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At the micro-level, social network research typically begins with an individual, snowballing as social relationships are traced, or may begin with a small group of individuals in a particular social context.
Dyadic level: A dyad is a social relationship between two individuals.
Watts, Albert-László Barabási, Peter Bearman, Nicholas A. Fowler, and others, developing and applying new models and methods to emerging data available about online social networks, as well as "digital traces" regarding face-to-face networks.
of, for example, all interpersonal relationships in the world is not feasible and is likely to contain so much information as to be uninformative.
Together with other complex networks, it forms part of the nascent field of network science.
The social network is a theoretical construct useful in the social sciences to study relationships between individuals, groups, organizations, or even entire societies (social units, see differentiation).
The term is used to describe a social structure determined by such interactions.
The ties through which any given social unit connects represent the convergence of the various social contacts of that unit.
The social network perspective provides a set of methods for analyzing the structure of whole social entities as well as a variety of theories explaining the patterns observed in these structures.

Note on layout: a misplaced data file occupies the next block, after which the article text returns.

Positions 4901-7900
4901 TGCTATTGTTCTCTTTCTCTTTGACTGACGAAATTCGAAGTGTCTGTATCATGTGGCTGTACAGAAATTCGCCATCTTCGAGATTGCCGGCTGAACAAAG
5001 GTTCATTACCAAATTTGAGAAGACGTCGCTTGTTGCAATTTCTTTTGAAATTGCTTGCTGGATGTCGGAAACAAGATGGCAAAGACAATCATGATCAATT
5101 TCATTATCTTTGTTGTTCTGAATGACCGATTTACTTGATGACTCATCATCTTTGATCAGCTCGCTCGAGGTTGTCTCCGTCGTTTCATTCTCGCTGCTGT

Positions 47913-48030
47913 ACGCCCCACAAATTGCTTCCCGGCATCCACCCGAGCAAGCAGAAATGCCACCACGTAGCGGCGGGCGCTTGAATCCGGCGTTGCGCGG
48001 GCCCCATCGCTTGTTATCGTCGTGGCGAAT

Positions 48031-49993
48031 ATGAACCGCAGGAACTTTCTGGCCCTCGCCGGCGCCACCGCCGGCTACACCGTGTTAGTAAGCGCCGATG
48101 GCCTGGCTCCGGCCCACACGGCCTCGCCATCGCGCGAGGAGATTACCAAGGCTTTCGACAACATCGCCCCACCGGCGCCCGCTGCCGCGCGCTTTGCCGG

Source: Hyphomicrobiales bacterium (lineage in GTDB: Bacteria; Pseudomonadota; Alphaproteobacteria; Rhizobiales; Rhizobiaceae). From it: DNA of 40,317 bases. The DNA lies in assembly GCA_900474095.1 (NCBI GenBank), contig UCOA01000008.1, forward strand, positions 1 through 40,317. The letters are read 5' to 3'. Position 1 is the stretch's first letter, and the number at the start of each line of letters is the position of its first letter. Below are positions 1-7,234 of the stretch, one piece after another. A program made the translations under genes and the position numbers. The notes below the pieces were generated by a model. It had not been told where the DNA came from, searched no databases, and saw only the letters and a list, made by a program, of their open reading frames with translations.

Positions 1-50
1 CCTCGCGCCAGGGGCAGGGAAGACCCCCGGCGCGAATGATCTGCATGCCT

Practical limitations of computing power, ethics and participant recruitment and payment also limit the scope of a social network analysis.
The nuances of a local system may be lost in a large network analysis, hence the quality of information may be more important than its scale for understanding network properties.
Durkheim gave a non-individualistic explanation of social facts, arguing that social phenomena arise when interacting individuals constitute a reality that can no longer be accounted for in terms of the properties of individual actors.
Georg Simmel, writing at the turn of the twentieth century, pointed to the nature of networks and the effect of network size on interaction and examined the likelihood of interaction in loosely knit networks rather than groups. Moreno began systematic recording and analysis of social interaction in small groups, especially classrooms and work groups (see sociometry).